Pokies, Victoria

You don’t have to look very hard to see that gambling and gaming machines in particular (or pokies as they’re more commonly known) are a hot button topic in Australia right now.

After seeing information about the billions of dollars (sometimes billions in a single local government area) that are turned over by gaming machines in New South Wales (NSW). I wondered if there would be a way to look at the spatial patterns of gaming machines.

Unfortunately, this information is not provided online for NSW. However, in Victoria, it is here.

So after downloading this dataset and running it through the Google Geocoding API, I was able to easily plot all the locations on a map. What I decided would be interesting to look at is how long it would take people to get to their nearest pokie.

Using the excellent tools available at https://www.route360.net and with some very patient and helpful support from Managing Director Henning Hollburg, I managed to make a map that displayed the areas that fell within a 5, 10, 15 and 20 minute walk from a pokie.

That map is available here: http://wherepokies.com

Limitations/caveats: – This will only show venues listed on the Victorian Government website above at the time of downloading (Crown Casino is not included)

-Accuracy is totally reliant on Google Geocoding API

I feel like its hard for me to work out what to make of this map, on one hand as a person from NSW, where there are something like 4 times as many pokies I feel like it is maybe not such a terrible picture, then if I try to consider it from the perspective of a non-Australian observer I wonder if it seems odd that so many people live within a casual stroll of a gambling machine.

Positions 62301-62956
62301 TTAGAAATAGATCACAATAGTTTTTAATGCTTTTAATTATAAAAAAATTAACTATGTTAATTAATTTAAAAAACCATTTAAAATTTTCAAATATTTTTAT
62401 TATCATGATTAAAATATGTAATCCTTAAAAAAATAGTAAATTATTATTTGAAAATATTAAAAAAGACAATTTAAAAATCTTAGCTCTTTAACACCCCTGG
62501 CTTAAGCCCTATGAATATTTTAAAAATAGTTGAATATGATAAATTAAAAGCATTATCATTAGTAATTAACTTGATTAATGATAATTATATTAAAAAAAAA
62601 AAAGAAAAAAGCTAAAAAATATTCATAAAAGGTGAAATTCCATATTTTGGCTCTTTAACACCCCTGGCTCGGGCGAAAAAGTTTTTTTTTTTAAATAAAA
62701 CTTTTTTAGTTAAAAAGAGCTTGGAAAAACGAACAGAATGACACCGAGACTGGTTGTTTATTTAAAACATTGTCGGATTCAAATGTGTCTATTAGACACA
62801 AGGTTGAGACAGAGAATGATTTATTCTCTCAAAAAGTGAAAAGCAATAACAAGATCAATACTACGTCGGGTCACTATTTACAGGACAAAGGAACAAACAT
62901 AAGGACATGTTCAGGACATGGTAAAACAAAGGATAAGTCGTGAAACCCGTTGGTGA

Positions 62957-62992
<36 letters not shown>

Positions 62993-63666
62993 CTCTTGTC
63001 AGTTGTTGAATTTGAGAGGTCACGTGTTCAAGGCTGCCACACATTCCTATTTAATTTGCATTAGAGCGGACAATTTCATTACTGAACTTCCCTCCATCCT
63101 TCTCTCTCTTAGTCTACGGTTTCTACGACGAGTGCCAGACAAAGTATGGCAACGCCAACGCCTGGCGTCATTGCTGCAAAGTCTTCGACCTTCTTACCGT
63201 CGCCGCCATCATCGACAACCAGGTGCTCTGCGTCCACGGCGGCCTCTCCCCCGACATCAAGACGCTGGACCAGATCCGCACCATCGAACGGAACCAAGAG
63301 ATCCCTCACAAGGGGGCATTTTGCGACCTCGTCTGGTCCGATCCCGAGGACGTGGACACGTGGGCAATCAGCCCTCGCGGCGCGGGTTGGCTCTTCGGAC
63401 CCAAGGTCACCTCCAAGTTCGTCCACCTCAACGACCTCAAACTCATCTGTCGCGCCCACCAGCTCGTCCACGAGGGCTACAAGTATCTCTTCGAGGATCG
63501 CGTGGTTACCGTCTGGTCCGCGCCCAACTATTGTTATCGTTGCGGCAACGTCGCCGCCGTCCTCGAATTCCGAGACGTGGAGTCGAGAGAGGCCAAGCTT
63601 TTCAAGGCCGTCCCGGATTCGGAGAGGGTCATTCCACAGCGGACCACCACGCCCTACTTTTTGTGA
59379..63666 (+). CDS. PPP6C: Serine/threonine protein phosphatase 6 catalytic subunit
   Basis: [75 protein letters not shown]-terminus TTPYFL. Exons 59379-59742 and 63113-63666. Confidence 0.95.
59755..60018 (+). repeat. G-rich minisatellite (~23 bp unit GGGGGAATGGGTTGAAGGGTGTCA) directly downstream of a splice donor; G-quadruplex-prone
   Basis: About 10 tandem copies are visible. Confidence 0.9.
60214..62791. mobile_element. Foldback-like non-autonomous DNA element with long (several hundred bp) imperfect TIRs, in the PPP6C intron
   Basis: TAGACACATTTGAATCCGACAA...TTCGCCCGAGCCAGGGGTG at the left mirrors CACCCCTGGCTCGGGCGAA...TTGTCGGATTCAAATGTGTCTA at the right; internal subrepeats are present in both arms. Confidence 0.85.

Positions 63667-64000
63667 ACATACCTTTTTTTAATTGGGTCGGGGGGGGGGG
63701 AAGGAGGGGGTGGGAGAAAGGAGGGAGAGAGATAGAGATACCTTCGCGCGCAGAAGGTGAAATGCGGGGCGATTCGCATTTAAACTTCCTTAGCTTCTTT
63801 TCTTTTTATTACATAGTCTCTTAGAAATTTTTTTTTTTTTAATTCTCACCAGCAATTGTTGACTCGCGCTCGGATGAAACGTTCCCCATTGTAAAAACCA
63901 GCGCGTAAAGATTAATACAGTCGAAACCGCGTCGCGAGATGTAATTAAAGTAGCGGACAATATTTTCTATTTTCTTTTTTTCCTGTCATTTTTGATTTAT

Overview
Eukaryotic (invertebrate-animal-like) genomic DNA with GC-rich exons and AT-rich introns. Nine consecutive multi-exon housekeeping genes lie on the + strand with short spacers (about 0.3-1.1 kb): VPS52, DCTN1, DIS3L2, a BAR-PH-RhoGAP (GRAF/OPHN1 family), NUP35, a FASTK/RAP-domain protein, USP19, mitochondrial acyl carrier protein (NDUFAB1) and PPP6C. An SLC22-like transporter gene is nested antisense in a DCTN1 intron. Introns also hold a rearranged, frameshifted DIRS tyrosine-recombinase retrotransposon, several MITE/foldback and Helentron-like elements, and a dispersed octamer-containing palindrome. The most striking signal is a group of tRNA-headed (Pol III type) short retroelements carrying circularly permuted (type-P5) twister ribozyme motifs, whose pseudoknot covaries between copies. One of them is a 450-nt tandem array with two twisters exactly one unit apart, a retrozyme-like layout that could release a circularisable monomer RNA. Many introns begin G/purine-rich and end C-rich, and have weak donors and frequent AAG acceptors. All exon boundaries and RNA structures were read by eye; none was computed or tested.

What I would REALLY love to do is make the same map for New South Wales, I’m trying to chase up the data from Liquor & Gaming NSW, so watch this space.



Geography of Driver Licences NSW

Data Source: Roads and Maritime Service NSW LINK

The Roads and Maritime Service provides data on numbers of driver licences issued and sorts them by the postcode of the licensee. This makes it relatively easy to observe spatial patterns.

The interactive map above displays  the proportion of all licences issued in a postcode a particular licence category represents.

For more details on what sort of vehicles the licence categories represent click here.

A couple of the more interesting patterns I noticed are below.

Screen Shot 2016-08-14 at 9.01.59 PM

Sydney Area, Rider Licences as a proportion of licences issued

Rider licences (R) seem to me to be grouped together in 2 groups in the Sydney area. One being the inner suburbs, around the inner west and eastern suburbs, this might be explained by the shorter distances required for trips into the CBD. The second is the Northern Beaches area.

Screen Shot 2016-08-14 at 9.03.01 PM

New South Wales, Heavy Combination Licences as a proportion of licences issued

Heavy combination licences (semi-trailers and the like) seem to represent a greater proportion of licences in a band running north south through the mid to far west rejoin of New South Wales.

Note, there is no data for postcodes: 2755, 2734, 2624, 2411, 2387,2379, 2356 and 2331.

Sydney’s Leafy Suburbs

‘Leafy suburbs’ is a term that gets used a fair bit as as short hand for the economically advantaged parts of Australian cities.

I wondered if there would be a way to calculate which suburbs in Sydney, Australia are the “leafiest”.

I found the 2011 NSW woody vegetation extent data available here, which displays FPC;  “FPC is the fraction of the ground that is obscured by green leaf, and is a measure of density.” Based on this data I was able to calculate the average FPC for each suburb in the Sydney area.

This gives a quantitative representation of the leafiest suburbs of Sydney. The map below displays the suburbs of Sydney broken up into quintiles, you can also click on your suburb to see its FPC value.

As you might expect the North Shore,  Northern Suburbs and areas near the Blue Mountains are among the leafiest.

In future I’d like to do a comparison of this data against other social and economic indicators. House prices are something I’d be particularly interested in comparing. But for the time being I thought it’d be cool to share this.

Title image uses data from here and Stamen Toner/OSM layer in QGIS.